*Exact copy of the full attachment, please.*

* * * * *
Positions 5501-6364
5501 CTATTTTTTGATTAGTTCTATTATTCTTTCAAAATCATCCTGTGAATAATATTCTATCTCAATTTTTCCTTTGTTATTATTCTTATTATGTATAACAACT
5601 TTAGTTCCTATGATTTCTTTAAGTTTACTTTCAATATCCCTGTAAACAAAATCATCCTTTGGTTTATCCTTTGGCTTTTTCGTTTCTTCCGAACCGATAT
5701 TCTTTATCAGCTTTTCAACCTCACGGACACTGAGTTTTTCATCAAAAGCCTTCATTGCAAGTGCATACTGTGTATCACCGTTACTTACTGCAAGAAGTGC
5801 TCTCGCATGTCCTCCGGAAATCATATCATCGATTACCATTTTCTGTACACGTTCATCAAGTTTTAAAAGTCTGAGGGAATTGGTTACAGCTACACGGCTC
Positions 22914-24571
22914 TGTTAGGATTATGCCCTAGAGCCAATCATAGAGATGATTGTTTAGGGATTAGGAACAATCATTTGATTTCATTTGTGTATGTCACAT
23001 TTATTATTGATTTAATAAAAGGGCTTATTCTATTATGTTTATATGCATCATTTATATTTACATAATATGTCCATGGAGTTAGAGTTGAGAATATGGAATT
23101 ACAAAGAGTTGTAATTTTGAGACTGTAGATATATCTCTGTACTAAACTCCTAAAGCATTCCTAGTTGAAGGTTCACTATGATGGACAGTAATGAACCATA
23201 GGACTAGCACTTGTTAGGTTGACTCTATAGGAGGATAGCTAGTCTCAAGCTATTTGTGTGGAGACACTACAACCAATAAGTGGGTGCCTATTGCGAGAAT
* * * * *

Positions 5501-6364
5501 CTATTTTTTGATTAGTTCTATTATTCTTTCAAAATCATCCTGTGAATAATATTCTATCTCAATTTTTCCTTTGTTATTATTCTTATTATGTATAACAACT
5601 TTAGTTCCTATGATTTCTTTAAGTTTACTTTCAATATCCCTGTAAACAAAATCATCCTTTGGTTTATCCTTTGGCTTTTTCGTTTCTTCCGAACCGATAT
5701 TCTTTATCAGCTTTTCAACCTCACGGACACTGAGTTTTTCATCAAAAGCCTTCATTGCAAGTGCATACTGTGTATCACCGTTACTTACTGCAAGAAGTGC
5801 TCTCGCATGTCCTCCGGAAATCATATCATCGATTACCATTTTCTGTACACGTTCATCAAGTTTTAAAAGTCTGAGGGAATTGGTTACAGCTACACGGCTC
Positions 22914-24571
22914 TGTTAGGATTATGCCCTAGAGCCAATCATAGAGATGATTGTTTAGGGATTAGGAACAATCATTTGATTTCATTTGTGTATGTCACAT
23001 TTATTATTGATTTAATAAAAGGGCTTATTCTATTATGTTTATATGCATCATTTATATTTACATAATATGTCCATGGAGTTAGAGTTGAGAATATGGAATT
23101 ACAAAGAGTTGTAATTTTGAGACTGTAGATATATCTCTGTACTAAACTCCTAAAGCATTCCTAGTTGAAGGTTCACTATGATGGACAGTAATGAACCATA
23201 GGACTAGCACTTGTTAGGTTGACTCTATAGGAGGATAGCTAGTCTCAAGCTATTTGTGTGGAGACACTACAACCAATAAGTGGGTGCCTATTGCGAGAAT